- Men·del /mend-l/ , Gregor Johann (1822-1884), Austrian botanist and geneticist. Mendel was the discoverer of several basic laws of genetics now known as Mendel's laws. A monk at an Augustinian monastery, in 1856 he began experimenting with plants in his garden. His experiments in crossing several varieties of peas led to his discovery of the basic principles of genetics. In 1866 he published the results of his work in a landmark article. He theorized that the occurrence of the visible alternative characters in plants, in their constant varieties and their offspring, is due to the presence of paired elementary units of heredity. Mendel realized that these units--genes--obey simple statistical laws. He is credited with laying the mathematical foundation of the science of genetics.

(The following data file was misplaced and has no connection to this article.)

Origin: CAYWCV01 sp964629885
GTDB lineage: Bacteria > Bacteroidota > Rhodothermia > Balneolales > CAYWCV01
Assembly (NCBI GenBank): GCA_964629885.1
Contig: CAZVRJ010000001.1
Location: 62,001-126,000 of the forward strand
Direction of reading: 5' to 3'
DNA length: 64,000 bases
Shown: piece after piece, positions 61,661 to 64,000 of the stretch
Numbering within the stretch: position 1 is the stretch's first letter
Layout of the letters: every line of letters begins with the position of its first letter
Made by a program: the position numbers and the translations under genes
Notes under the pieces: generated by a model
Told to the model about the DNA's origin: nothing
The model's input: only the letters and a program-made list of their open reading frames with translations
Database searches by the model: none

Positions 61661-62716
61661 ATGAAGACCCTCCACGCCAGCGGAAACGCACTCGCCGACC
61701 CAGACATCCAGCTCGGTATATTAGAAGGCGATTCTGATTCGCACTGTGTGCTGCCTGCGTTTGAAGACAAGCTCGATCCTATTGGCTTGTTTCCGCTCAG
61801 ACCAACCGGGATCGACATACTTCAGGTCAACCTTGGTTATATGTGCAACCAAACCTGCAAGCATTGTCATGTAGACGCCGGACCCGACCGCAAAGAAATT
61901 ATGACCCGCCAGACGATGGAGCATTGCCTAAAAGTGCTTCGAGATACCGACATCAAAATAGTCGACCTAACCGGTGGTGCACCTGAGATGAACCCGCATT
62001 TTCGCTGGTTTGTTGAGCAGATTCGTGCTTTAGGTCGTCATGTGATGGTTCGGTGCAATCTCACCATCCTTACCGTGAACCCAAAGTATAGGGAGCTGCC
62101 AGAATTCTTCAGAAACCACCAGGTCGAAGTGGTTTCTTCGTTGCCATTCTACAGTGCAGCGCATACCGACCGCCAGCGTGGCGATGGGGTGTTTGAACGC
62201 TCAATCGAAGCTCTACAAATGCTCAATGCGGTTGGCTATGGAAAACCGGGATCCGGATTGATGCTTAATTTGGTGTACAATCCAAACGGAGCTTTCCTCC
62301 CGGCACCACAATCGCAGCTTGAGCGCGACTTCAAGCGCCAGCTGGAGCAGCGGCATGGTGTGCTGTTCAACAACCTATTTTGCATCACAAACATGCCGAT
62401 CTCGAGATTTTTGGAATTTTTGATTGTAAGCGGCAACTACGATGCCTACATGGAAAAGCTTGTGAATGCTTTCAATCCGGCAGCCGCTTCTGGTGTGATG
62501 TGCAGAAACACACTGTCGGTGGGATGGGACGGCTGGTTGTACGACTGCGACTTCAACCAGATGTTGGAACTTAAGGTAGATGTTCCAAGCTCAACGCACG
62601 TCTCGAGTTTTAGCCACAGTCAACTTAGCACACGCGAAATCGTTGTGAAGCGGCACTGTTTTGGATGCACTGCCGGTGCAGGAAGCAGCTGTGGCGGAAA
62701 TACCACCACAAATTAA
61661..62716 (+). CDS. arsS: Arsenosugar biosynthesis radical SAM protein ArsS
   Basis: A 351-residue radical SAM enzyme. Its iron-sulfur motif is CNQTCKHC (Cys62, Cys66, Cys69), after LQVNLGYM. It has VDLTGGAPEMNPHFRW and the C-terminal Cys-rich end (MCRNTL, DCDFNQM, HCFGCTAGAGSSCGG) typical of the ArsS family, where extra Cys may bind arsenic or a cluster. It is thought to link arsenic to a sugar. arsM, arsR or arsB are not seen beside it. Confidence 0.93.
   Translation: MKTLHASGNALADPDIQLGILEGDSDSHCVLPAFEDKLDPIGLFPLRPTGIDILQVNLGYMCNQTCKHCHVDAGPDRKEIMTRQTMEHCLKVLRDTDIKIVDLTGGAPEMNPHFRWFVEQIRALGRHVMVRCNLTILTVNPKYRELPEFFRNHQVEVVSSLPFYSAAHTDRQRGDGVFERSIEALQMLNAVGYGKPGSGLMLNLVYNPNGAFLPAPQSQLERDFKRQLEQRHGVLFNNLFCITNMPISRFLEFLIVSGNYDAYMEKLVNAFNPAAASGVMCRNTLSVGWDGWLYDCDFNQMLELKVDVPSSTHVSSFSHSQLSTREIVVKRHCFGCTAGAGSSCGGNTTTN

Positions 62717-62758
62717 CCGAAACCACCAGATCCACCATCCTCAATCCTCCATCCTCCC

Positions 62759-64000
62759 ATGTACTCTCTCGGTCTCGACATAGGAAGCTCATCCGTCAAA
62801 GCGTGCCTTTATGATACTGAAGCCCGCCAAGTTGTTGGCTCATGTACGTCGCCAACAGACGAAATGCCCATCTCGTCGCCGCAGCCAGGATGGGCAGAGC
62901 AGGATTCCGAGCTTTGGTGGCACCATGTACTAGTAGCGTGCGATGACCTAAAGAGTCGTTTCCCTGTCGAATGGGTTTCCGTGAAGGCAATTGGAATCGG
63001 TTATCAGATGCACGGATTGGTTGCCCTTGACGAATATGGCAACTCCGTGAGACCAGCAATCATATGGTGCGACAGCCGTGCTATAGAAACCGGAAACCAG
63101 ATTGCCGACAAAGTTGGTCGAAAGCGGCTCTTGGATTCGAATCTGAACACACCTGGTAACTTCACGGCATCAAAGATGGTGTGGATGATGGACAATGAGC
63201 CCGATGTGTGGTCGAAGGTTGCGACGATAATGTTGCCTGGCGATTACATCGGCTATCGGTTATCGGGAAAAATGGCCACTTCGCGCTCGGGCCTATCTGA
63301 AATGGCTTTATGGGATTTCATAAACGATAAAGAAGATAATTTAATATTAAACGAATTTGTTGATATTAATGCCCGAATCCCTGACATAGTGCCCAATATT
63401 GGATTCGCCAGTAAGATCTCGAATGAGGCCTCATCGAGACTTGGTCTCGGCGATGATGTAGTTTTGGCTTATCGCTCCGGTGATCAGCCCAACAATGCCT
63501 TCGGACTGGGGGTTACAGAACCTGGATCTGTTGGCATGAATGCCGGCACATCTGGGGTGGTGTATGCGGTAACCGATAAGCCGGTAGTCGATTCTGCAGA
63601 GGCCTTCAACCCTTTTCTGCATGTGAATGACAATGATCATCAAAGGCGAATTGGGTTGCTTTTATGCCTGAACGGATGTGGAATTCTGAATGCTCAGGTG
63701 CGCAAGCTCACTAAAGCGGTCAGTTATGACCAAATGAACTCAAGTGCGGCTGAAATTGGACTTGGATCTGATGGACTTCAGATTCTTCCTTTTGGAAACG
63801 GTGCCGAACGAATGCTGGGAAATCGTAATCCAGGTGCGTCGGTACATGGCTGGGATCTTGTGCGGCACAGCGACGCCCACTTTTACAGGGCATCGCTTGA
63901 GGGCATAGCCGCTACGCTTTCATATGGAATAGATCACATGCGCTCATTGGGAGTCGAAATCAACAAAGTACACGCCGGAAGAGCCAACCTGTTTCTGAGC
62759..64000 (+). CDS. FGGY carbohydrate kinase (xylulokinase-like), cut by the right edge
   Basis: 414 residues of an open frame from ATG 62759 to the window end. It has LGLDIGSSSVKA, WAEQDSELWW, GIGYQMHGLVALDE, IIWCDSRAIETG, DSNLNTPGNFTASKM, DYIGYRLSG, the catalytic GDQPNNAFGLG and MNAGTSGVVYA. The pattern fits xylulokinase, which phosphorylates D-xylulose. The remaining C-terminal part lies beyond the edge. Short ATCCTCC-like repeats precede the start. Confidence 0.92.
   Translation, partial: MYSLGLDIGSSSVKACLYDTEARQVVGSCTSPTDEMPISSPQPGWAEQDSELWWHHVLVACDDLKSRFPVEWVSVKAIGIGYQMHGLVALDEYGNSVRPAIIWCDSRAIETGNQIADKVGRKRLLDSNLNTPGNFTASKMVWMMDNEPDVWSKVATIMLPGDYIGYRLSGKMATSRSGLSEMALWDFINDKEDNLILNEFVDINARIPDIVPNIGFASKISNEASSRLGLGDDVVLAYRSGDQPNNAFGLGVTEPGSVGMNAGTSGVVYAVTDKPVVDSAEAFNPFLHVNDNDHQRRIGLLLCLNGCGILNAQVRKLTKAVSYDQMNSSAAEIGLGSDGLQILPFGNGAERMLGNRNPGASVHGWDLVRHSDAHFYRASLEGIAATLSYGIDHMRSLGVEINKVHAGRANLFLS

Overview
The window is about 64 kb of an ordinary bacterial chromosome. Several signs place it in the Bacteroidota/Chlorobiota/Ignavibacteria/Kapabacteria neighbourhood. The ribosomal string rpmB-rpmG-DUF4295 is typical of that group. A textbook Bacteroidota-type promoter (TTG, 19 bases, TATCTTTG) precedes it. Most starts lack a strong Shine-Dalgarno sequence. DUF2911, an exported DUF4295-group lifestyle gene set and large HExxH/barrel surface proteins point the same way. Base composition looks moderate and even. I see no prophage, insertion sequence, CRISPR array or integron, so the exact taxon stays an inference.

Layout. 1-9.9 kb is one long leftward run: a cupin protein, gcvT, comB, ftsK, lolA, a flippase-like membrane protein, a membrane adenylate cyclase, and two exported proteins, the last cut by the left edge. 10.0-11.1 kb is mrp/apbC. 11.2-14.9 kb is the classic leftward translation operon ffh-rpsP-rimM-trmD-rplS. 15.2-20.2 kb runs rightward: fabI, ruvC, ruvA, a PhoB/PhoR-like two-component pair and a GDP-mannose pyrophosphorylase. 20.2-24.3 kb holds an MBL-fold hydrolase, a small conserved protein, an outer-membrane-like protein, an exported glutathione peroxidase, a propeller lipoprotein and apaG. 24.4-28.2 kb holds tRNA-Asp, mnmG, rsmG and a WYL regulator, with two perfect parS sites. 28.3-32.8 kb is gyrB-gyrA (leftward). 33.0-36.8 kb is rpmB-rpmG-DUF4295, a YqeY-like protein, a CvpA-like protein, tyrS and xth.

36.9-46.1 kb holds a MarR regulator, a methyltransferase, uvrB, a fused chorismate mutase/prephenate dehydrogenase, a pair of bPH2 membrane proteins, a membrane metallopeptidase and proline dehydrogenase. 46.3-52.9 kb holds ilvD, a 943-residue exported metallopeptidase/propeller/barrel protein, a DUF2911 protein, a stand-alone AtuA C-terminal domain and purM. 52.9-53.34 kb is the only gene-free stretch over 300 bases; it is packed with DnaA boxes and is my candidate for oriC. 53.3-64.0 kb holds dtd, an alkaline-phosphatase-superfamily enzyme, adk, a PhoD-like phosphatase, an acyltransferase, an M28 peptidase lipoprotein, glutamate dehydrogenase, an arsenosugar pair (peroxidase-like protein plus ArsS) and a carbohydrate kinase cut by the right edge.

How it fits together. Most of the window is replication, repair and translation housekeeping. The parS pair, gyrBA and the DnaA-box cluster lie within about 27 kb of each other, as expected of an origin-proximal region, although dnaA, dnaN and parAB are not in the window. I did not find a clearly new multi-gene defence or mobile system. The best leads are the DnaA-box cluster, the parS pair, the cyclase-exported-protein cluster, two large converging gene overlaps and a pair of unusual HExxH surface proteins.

Definition from: Merriam-Webster's Medical Dictionary by Merriam-Webster Inc.
- Gregor Mendel was an Austrian monk who in the 19th century worked out the basic laws of inheritance, even before the term "gene" had been coined. In his monastery garden, Mendel performed thousands of crosses with garden peas. Mendel explained his results by describing two laws of inheritance that introduced the idea of dominant and recessive traits.
Definition from: Talking Glossary of Genetic Terms from the National Human Genome Research Institute
See also Understanding Medical Terminology.